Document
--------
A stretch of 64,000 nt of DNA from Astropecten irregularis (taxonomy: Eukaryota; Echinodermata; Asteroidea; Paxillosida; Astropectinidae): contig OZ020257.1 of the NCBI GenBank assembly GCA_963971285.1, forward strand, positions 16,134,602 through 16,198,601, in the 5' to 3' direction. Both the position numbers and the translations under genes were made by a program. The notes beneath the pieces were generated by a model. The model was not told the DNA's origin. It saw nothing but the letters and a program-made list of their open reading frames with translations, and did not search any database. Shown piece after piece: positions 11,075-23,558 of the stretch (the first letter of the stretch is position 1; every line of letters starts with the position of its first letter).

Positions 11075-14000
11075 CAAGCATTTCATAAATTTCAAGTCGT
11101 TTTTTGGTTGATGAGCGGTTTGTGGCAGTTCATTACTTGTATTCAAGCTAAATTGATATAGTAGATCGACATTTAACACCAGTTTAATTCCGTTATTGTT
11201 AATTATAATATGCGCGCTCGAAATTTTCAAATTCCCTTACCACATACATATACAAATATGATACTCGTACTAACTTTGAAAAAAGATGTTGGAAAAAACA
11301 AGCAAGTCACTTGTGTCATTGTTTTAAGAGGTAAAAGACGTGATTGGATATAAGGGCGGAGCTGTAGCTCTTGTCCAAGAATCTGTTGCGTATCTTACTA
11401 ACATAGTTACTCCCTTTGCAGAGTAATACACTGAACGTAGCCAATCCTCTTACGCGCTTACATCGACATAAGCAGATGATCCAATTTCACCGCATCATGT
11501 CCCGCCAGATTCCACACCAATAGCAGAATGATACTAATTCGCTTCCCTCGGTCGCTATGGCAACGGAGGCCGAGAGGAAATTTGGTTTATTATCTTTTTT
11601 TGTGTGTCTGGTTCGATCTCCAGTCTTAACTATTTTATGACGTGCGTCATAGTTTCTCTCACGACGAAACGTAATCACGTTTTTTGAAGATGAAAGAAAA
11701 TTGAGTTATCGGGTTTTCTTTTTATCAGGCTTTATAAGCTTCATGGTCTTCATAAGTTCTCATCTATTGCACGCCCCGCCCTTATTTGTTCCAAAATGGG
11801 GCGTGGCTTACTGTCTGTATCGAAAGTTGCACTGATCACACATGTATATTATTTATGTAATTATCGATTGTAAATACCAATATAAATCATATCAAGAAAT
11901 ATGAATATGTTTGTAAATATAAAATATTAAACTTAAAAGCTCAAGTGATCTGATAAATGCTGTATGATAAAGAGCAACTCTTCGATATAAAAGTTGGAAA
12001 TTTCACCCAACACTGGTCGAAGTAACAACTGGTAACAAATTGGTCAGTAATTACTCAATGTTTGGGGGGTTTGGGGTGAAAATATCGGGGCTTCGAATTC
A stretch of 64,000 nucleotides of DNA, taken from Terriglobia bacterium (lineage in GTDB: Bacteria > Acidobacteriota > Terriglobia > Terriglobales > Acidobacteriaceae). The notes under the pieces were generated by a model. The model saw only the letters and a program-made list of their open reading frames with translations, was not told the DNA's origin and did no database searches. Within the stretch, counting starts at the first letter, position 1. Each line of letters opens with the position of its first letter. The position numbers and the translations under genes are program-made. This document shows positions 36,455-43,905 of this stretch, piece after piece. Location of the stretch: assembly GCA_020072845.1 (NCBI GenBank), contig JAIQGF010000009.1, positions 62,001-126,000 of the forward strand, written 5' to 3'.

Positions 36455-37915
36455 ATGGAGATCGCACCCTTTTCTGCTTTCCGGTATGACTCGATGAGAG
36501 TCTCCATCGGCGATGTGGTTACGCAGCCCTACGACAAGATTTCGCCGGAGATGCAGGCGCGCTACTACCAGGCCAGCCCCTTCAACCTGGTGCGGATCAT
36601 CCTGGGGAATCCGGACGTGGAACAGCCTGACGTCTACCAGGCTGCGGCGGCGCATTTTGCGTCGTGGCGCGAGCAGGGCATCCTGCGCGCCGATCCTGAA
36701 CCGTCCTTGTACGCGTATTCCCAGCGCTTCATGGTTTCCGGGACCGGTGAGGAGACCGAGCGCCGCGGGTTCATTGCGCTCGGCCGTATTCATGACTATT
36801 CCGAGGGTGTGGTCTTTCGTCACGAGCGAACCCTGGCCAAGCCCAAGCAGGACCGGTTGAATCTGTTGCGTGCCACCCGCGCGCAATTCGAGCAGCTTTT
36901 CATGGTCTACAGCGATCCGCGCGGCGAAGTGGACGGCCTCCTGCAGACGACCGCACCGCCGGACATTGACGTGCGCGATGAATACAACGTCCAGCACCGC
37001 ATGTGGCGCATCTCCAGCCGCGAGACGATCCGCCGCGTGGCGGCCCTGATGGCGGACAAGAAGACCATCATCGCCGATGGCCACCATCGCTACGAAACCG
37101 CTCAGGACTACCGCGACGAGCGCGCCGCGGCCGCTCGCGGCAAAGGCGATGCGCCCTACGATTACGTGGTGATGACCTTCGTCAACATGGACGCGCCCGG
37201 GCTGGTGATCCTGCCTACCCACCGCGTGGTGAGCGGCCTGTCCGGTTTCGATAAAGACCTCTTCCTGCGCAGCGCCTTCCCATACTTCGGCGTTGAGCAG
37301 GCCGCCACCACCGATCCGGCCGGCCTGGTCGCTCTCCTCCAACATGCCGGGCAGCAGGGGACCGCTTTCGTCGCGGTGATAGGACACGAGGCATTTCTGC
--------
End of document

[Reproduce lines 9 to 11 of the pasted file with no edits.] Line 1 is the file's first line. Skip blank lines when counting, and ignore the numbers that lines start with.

11601 TGTGTGTCTGGTTCGATCTCCAGTCTTAACTATTTTATGACGTGCGTCATAGTTTCTCTCACGACGAAACGTAATCACGTTTTTTGAAGATGAAAGAAAA
11701 TTGAGTTATCGGGTTTTCTTTTTATCAGGCTTTATAAGCTTCATGGTCTTCATAAGTTCTCATCTATTGCACGCCCCGCCCTTATTTGTTCCAAAATGGG
11801 GCGTGGCTTACTGTCTGTATCGAAAGTTGCACTGATCACACATGTATATTATTTATGTAATTATCGATTGTAAATACCAATATAAATCATATCAAGAAAT